I'm searching for a tool that can generate static HTML pages from markdown files. So far so good, there are plenty out there:

My problem is that I would like to write documentation for a selfcontained software repository. It should work like the following:

  • Developer starts up his workstation (Standard Windows 7)
  • Developer checks out repository (containing markdown files and the tool to generate)
  • Developer runs the doc-generation, let's say by calling createDocs.bat
  • Developer opens the generated index.html in his browser

My problem now is that all of the above mentioned tools need some kind of environment set up beforehand: node.js, Python and additional modules, ... However the idea behind the selfcontained environment is

  • It runs on offline hosts
  • It runs on hosts where it is not possible to install software
  • It runs behind a corporate proxy

Does somebody know a good tool which would work that way? Are there ways to get the above mentioned tools to work? I just tried a lot of things like converting mkdocs with py2exe but haven't had success...

  • Why is It runs on hosts where it is not possible to install software a requirement? You've used the word "Developer"; presumably he has some control of his machine and can "install software", you even insist he can "check out reposittory" meaning he must have (as a practical matter) installed version managment software. – Ira Baxter Aug 8 '15 at 6:05
up vote 3 down vote accepted

Doxygen

Doxygen is a general purpose code documentation tool. It supports Markdown starting from version 1.8.0, and it can generate static HTML files among many other formats.

Features:

  • Cross-platform. Runs on all versions of Windows since XP
  • Has a portable installation that you could bundle with your repository so it would run offline and without Administrator privileges:

Your required workflow can easily be achieved with Doxygen:

  • 1
    With most VCSs it is a really bad idea to check in binaries - there is a lot of discussion on the net as to why but basically if it isn't source code it doesn't belong in the VCS. – Steve Barnes Jun 21 '15 at 14:35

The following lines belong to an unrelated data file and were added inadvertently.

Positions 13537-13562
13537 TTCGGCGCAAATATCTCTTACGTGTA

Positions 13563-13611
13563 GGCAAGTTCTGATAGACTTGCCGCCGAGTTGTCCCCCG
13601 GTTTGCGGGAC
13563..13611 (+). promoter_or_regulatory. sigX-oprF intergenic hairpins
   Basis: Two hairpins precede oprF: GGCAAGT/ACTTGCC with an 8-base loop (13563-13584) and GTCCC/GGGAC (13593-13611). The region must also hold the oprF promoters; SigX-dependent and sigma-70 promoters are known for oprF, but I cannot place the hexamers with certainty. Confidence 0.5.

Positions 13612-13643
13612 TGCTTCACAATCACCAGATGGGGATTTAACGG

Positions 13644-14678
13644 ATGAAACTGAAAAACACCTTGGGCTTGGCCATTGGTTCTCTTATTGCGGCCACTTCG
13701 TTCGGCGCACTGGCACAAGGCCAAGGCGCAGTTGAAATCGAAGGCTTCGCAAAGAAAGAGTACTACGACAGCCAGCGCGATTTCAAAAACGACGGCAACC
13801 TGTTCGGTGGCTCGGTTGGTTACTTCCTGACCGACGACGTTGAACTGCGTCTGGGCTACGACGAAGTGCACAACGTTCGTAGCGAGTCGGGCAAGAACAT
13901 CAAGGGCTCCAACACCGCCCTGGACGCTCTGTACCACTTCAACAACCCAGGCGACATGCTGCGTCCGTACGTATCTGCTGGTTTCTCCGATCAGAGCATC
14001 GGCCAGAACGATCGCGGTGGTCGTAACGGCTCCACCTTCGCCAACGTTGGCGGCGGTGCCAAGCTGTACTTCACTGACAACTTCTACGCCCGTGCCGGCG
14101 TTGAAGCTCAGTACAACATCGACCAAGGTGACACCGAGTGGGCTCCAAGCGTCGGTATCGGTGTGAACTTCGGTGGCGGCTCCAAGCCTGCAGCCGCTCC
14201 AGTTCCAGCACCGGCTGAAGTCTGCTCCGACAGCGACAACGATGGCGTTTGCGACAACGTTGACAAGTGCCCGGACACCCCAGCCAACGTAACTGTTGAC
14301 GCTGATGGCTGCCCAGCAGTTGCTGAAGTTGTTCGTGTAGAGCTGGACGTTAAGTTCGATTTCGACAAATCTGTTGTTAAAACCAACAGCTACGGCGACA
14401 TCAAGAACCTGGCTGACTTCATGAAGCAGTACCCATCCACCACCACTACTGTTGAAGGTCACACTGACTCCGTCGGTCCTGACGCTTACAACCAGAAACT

• @SteveBarnes True. In this case, checking in the configuration and batch files is sufficient, as anyone could download and run the executable from Doxygen website. – Tymric Jun 21 '15 at 15:11
  • 1
    In my understanding it's not bad to check in binaries per se. It's just a problem if you also have the sources available (then it's redundant). In case of doxygen or other thirdparty it's a good way to guarantee that the environment with which the software is built stays the same. – MOnsDaR Jun 21 '15 at 16:18
  • @MOnsDaR There's definitely no rule against it. I think most arguments state that since you can't use VC tools (like diff) on binaries, there's no sense in versioning them. But in your case, I think the convenience of having the executable in a specific path is a good enough reason to include it. – Tymric Jun 21 '15 at 16:28
  • 1
    Some, (many), VCS systems get very slow and unwieldy when they have binaries stored in them - my preferred approach is to have a known location where one or more specific versions of the input binaries are stored and a version controlled script that fetches the required version. It is then still a two step process - update from VCS then make, (just the same as if the tool was in the VCS). you can tie into a specific version of the tool for a given version of your source, etc. Also in the company that I work for there is a specific rule against it. – Steve Barnes Jun 21 '15 at 16:59

I can think of a few options for you:

Self Contained Binaries

  1. Portable Python - You would probably need to pick one of the document generators above, or possibly Sphinx, and add it to your portable python "installation".
  2. Pandoc built as a relocatable binary as explained here.

Both of the above meet the requirement of:

  • It runs on offline hosts
  • It runs on hosts where it is not possible to install software
  • It runs behind a corporate proxy

But in either of the above cases I would strongly recommend modifying your desired workflow to add a step of "developer downloads and unpacks the tool" since there are a lot of reasons not to put binaries into revision control systems and many corporate VCSs have specific policies to prevent you doing so.

Server within firewall

The other option might be to create an online document generation server but behind the corporate firewall. This would not work offline but would provide a lot more control of what software is used this could also be integrated with the VCS via hooks so that the workflow is modified to:

  • Developer starts up his/her workstation
  • Developer Checks out the repository - they must be online to do this
  • Post checkout hook submits the markdown to the document generator server, while they are still online, which generates the html on their local drive.
  • Developer makes changes to the markdown - this could be done offline.
  • Developer generates html from the modified markdown to check their work - either need to be online or have a local install of the same tool to do this.
  • Developer commits changes again need to be online for this anyway

This does not meet your first requirement but does give some advantages:

  • You can use just about any tool you need
  • There are no issues with version controlling tools
  • Your developers do not all have to be running Windows
  • Your document generator can have access to resources that you may not wish to install on the developers machine, e.g. the html could include reports generated from your issue tracking system or from a progress reporting system.
  • I already thought about setting up a server to generate the documentation. Both methods have their own advantages. Will discuss that tomorrow. – MOnsDaR Jun 21 '15 at 16:22

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